The Clinical Value of Screening for Cervical Cancer using the High Risk Human Papilloma Virus (HR-HPV) and Liquid Based Cytology (LBC) Co-Testing Approach Compared to Screening with Individual Tests in Harare, Zimbabwe
Asian Research Journal of Gynaecology and Obstetrics,
Background: Cervical cancer is the most common malignancy in Zimbabwe. This attributed to poorly executed Pap smear based screening programs. Pap smears have poor sensitivity and high specificity while HR-HPV DNA testing has high sensitivity and poor specificity. With reference to the ASCCP guidelines, does combining these two tests have any clinical value in terms of increasing screening intervals from 3 to 5 years, predicting possible future cervical lesion and resolving the dilemma associated with managing patients with borderline ASCUS LBC results.
Aim: To assess the clinical value of LBC and HR-HPV DNA co-testing in terms of increasing screening intervals (in the NILM/HPV- group), predicting possible future cervical lesions (in the NILM/HPV+ group) and the resolution of the dilemma associated with managing patients with borderline ASCUS LBC results.
Study design: Cross sectional descriptive.
Place and duration of study: Cimas Medical Laboratories. February 2020 to November 2020.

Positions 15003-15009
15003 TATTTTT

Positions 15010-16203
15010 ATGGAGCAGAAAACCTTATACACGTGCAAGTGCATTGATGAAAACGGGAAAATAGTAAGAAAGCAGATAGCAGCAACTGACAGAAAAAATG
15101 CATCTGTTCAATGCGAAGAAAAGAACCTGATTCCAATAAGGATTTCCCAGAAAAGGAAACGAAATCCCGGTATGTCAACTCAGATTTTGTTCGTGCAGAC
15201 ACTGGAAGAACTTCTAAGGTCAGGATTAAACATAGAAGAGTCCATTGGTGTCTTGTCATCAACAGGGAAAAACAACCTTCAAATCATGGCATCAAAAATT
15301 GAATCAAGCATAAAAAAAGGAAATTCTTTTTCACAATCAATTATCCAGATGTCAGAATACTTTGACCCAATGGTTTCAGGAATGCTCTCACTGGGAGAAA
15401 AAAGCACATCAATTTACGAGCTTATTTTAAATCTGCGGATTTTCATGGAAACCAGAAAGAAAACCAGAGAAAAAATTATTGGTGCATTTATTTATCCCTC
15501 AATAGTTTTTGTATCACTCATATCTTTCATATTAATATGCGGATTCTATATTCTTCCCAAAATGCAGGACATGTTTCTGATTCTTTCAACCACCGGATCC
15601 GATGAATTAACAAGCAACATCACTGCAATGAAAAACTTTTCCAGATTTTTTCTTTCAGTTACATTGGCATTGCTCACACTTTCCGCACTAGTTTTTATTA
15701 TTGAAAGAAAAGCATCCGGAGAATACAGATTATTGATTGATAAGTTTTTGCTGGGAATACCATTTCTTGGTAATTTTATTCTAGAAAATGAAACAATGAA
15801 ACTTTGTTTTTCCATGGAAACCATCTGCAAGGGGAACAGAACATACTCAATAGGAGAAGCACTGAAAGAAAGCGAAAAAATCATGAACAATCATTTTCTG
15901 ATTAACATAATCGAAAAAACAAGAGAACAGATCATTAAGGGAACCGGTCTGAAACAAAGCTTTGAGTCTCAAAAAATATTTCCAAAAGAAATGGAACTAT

Methodology: A Thin Prep 2000 machine was used to process the LBC samples. The slides were then stained using the Papanicolaou stain. Two independent Cytologists interpreted the LBC smears according to the 2014 Bethesda System. Discrepant results were resolved by an independent Pathologist. All interpreters were blinded of the HR-HPV test result. HR-HPV DNA testing was done using the Cepheid Xpert HPV qualitative test.
Results: A total of 542 women of ages’ ≥ 30 years were recruited into the study. The mean (SD) of the women was 39.4 (8.6) years, the median age was 37 years and the age range was 30-83 years. The mean ages’ of the HR-HPV+ and HR-HPV- were comparable (40.1 years vs. 38.9 years, respectively; p=0.412). LBC abnormalities were significantly higher in women >37years (median age) than women ≤37 years (18.2% [4/22] vs. 81.2% [18/22], respectively; p=0.002).The LBC/HR-HPV test combination results were as follows: NILM/HPV- (n=418, 77.1%), NILM/HPV+ (n=102, 18.8%), ASCUS/HPV+ (n=9, 1.7%), ASCUS/HPV- (n=5, 0.9%) and >ASCUS/HPV+ (n=8, 1.5%).
Conclusions: The co-testing approach had the clinical value of increasing screening intervals from 3 to 5 years in 77.1%, predicting possible future cervical lesion in 18.8%, instant confirmation of a precancerous lesion from ASCUS lesions in 1.7% and the instant confirmation of a non-neoplastic lesion from ASCUS lesions in 0.9% of all co-tested samples.
- Human papillomavirus
- liquid based cytology
- cervical cancer
- visual inspection with acetic acid
- atypical squamous cells of undetermined significance
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